Why Lent? Why, every year, must we spend 40 days thinking about things like sin and suffering and repentance and death and renewal? Why can’t we do that on our own when we’re in the mood; when we have time; when experiences around us force us to confront the realities of sin and death? Why do we have to force ourselves into dealing with these thoughts when they don’t square with our feelings?
Some have wondered aloud about these things. Others have said, “I hate Lent, just give me Easter?” Maybe that is why so much of U. S. Christianity avoids Lent. And other than Mardi Gras, most of the U.S. knows nothing of Lent. Lent begins on Ash Wednesday, which is Feb. 13 this year, and ends with Easter Sunday Vespers Services at 6 p.m. March 31.
Frankly, no one has to observe Lent. The Evangelical Catholic Church (which includes Roman Catholic, Lutheran and Angelical/Episcopalian churches) is not in the business of establishing a whole bunch of new rules and regulations that will bind the conscience of her people and hold them captive. But the Church, as part of her ministry, does wish to give people an opportunity to remember Jesus, his life, his love, his teachings, his signs and deeds, his misery, his suffering, his rejection, his God-awful death and his wholly unexpected resurrection. The most meaningful and orderly way the Church has found to teach these things is to establish the seasons of the Church’s Year of Grace — each of which is devoted to remembering a particular aspect of Christ’s life and teaching.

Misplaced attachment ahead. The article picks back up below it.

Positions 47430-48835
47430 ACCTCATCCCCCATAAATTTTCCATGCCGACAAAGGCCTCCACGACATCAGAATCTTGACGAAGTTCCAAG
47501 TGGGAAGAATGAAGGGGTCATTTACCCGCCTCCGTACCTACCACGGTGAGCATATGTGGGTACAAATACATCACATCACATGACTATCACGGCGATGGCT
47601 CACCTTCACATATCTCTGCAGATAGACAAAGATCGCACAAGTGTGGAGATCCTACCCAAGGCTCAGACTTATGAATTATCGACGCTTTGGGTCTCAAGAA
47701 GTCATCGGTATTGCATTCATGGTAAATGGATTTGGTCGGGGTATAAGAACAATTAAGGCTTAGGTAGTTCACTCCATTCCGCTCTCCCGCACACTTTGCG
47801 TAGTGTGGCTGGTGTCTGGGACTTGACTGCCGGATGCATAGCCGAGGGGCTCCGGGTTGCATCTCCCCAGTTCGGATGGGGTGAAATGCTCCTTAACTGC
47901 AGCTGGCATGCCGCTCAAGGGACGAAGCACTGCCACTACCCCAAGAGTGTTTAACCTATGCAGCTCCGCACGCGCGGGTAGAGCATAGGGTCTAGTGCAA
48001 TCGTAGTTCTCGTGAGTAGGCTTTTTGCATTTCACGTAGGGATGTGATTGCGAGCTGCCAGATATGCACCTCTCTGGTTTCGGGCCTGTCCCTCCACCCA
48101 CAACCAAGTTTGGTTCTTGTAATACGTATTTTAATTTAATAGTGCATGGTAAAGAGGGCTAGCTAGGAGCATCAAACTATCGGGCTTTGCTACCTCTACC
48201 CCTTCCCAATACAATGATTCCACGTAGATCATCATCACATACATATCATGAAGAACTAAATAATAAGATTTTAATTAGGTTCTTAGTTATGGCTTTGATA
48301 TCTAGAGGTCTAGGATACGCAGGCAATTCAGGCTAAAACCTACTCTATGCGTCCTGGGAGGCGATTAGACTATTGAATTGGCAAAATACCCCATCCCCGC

And so in Advent, we await the coming of the promised messiah. At Christmas, we behold the gift of salvation wrapped in flesh and blood as Bethlehem’s child. In Epiphany, the wrappings of the Christmas gift are off, and we behold the gift at work — teaching, preaching, healing, making whole. At Easter time, the great resurrection promise takes shape in the Risen Christ — a preliminary resurrection to the one he promises each of us by baptism and faith. At Pentecost, we are inheritors of revealed teaching and the community of faith brought about by the teaching through the indwelling of the spirit.
Then there is Lent — those 40 days that bring us to the foot of the cross, where we are confronted with the darkest realities of our existence: temptation, sin, betrayal, suffering and death. There at the foot of the cross, we remember how God did and still does work out our ultimate rescue in Christ.
It’s true, you can ignore The Church’s call to Lent and Lenten renewal. There’s no law that says we have to think about these things at this time of the year. Yet I find myself encouraging you to deliberately use this Lent as an opportunity to remember and to be renewed in mind and spirit. Believe me, it will make your Easter more meaningful and more joyful! A blessed Lent!
The Reverend John-Paul Meyer is interim pastor at Grace Lutheran Church.
The Evangelical Catholic Church is not in the business of establishing a whole bunch of new rules and regulations that will bind the conscience of her people and hold them captive.